DEVELOPING CRISIS: Nearly Half Of Americans Are Threatening To Quit Their Jobs

The year 2020 was an intense struggle for all Americans as thousands of businesses across the U.S. were crushed by the COVID-19 pandemic. Entire industries such as the entertainment and hostility sectors were devastated across the globe.

While the country is on track to reopening to full capacity with over 150 million Americans being fully vaccinated, many businesses are now facing an entirely new crisis for their sectors.

“What’s happening: Workers have had more than a year to reconsider work-life balance or career paths, and as the world opens back up, many of them will give their two weeks’ notice and make those changes they’ve been dreaming about,” Axios reported, noting that economists have dubbed the expected exodus “The Great Resignation.”

“Surveys show anywhere from 25% to upwards of 40% of workers are thinking about quitting their jobs,” said the political website.

University of Michigan economist Betsey Stevenson told Axios, “People have had a little more space to ask themselves, ‘Is this really what I want to be doing?'”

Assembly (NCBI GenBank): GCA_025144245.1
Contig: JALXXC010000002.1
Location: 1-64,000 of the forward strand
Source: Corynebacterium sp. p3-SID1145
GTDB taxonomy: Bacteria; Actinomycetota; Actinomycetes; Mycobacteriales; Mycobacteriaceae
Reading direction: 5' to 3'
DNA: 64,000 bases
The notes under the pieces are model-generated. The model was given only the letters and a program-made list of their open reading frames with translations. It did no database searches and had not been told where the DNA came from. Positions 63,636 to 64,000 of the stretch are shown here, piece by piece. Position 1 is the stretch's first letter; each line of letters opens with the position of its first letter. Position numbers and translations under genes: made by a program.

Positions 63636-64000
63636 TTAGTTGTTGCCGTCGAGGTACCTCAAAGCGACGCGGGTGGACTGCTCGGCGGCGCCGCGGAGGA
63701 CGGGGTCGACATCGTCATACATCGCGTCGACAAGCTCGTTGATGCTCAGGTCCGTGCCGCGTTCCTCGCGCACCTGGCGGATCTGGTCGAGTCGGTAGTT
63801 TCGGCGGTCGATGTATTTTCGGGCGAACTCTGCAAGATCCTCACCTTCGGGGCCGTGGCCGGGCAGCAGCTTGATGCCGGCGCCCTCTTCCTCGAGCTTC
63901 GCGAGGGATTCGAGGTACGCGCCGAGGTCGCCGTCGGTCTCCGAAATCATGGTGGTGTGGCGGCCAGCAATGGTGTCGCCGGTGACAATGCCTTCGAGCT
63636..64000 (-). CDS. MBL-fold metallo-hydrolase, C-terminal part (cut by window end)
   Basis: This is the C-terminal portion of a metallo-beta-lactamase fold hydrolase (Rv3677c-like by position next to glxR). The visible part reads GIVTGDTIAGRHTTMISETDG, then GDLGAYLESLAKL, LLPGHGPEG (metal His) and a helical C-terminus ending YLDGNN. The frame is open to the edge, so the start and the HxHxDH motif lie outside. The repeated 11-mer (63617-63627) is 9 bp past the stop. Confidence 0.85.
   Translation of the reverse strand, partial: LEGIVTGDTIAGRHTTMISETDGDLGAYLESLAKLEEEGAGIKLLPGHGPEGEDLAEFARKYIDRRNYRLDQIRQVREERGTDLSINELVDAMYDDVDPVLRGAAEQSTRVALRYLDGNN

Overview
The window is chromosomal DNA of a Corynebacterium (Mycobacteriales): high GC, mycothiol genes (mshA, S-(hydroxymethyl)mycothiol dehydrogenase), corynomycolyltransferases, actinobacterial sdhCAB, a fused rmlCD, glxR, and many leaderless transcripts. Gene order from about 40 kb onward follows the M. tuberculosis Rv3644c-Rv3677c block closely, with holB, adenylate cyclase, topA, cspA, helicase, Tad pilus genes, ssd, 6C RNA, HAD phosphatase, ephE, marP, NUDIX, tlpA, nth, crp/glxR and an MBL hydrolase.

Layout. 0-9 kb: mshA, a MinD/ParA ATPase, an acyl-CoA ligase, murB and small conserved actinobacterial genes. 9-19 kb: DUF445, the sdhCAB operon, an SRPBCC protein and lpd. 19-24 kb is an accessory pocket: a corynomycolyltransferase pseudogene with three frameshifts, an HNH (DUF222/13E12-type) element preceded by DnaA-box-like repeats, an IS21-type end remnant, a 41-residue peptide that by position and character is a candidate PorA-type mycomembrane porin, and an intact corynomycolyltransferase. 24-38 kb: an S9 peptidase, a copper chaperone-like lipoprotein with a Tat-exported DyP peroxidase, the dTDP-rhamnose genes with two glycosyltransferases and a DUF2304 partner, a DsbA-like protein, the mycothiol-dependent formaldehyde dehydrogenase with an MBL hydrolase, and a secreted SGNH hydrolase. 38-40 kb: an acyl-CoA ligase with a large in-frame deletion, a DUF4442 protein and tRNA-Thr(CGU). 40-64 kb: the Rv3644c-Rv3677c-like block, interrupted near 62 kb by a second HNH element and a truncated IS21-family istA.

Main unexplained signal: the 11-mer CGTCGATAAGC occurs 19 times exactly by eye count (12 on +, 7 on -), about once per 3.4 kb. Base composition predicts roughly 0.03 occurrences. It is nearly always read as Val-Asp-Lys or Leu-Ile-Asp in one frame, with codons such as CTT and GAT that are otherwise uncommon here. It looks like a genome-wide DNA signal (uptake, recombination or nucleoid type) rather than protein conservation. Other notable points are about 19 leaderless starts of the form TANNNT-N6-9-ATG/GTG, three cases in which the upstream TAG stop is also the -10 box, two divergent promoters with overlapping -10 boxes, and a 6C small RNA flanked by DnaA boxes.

With a record of 9.3 million open jobs in America, the working class are now fully in the driver’s seat to change career paths if they choose.

“More U.S. workers are quitting their jobs than at any time in at least two decades, signaling optimism among many professionals while also adding to the struggle companies face trying to keep up with the economic recovery,” The Wall Street Journal reported.

“The wave of resignations marks a sharp turn from the darkest days of the pandemic, when workers craved job security while weathering a national health and economic crisis. In April, the share of U.S. workers leaving jobs was 2.7%, according to the Labor Department, a jump from 1.6% a year earlier to the highest level since at least 2000,” said the Journal.

When the COVID-19 pandemic swept across the U.S. last year, many companies virtually shut down and relied on workers to perform their jobs from home. Now, with the pandemic finally easing, some companies want their workers back in the office.

“For all that we’ve been able to achieve while many of us have been separated, the truth is that there has been something essential missing from this past year: each other,” CEO Tim Cook said in an email to workers. “Video conference calling has narrowed the distance between us, to be sure, but there are things it simply cannot replicate.”

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